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Straight up, I don't know why. I just know that if they have sufficient bees to do it, they will, eggs may get removed but existing larvae will be fed.

Got to bear in mind here that you have put the bees in a situation they would not have encountered in nature. IE, you have taken a box of LW eggs and larvae, and put it on a normal hive. The bees suddenly find themselves faced with a situation that is caused by a human, and not in their genetic memory.

In the wild, it is sufficient for them to remove unviable eggs or eggs laid in the wrong place. So in a normal hive with healthy queen they do not have to deal with slabs of LW brood, because they dealt with it at the egg stage. Putting a box of already part grown LW larvae on the hive is an aberation the bees don't know what to do about, so (i'm guessing), their instinct to care for larvae kicks in.

Almost all times when people say the bees were stupid, or made the wrong decision, it is actually the result of something the beekeeper did that put the bees outside of their normal conditions.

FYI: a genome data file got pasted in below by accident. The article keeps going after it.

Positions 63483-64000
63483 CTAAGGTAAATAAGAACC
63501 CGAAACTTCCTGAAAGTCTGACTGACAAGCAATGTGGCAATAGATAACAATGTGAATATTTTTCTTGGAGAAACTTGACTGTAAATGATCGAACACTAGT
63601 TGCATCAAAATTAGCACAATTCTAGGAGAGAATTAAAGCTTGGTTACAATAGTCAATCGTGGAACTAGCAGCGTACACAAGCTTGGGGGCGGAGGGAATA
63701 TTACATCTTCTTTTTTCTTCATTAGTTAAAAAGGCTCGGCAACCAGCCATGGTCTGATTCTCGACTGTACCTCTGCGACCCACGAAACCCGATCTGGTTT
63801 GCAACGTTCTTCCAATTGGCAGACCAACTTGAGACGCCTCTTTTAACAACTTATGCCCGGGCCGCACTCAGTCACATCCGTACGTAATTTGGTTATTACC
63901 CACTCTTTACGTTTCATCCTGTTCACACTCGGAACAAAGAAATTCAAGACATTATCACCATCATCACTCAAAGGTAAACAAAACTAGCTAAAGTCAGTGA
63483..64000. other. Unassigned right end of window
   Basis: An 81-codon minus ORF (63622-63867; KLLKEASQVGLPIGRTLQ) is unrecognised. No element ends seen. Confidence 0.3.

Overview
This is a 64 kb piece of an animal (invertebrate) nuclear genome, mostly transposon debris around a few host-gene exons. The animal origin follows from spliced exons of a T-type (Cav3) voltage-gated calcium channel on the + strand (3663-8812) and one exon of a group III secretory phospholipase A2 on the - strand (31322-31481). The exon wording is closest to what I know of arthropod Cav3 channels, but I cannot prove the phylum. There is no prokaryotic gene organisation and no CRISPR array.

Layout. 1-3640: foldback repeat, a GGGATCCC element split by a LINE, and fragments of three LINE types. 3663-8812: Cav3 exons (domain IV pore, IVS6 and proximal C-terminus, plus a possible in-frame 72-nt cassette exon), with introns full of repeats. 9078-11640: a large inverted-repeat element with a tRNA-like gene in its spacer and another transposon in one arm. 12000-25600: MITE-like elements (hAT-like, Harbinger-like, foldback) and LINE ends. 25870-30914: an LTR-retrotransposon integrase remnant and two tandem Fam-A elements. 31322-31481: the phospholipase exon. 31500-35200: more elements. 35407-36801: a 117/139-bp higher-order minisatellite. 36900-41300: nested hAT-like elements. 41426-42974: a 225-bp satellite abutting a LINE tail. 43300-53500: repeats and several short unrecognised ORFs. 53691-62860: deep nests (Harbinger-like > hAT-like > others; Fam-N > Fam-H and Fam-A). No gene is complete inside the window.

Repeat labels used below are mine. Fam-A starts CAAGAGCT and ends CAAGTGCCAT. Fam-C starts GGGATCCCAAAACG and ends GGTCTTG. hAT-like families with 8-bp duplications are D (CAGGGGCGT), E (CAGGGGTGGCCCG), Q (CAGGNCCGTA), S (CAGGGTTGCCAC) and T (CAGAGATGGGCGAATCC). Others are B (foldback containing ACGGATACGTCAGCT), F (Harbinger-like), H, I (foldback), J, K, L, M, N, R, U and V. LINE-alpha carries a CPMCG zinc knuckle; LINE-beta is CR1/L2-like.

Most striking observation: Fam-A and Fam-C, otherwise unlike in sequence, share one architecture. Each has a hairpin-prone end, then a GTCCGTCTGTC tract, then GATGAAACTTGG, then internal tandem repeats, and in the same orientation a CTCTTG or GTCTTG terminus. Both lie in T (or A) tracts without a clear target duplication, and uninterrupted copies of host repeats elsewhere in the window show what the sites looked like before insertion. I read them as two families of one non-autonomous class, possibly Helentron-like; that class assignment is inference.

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Discussion Starter · #14 ·
Straight up, I don't know why. I just know that if they have sufficient bees to do it, they will, eggs may get removed but existing larvae will be fed.

Got to bear in mind here that you have put the bees in a situation they would not have encountered in nature. IE, you have taken a box of LW eggs and larvae, and put it on a normal hive. The bees suddenly find themselves faced with a situation that is caused by a human, and not in their genetic memory.

In the wild, it is sufficient for them to remove unviable eggs or eggs laid in the wrong place. So in a normal hive with healthy queen they do not have to deal with slabs of LW brood, because they dealt with it at the egg stage. Putting a box of already part grown LW larvae on the hive is an aberation the bees don't know what to do about, so (i'm guessing), their instinct to care for larvae kicks in.

Almost all times when people say the bees were stupid, or made the wrong decision, it is actually the result of something the beekeeper did that put the bees outside of their normal conditions.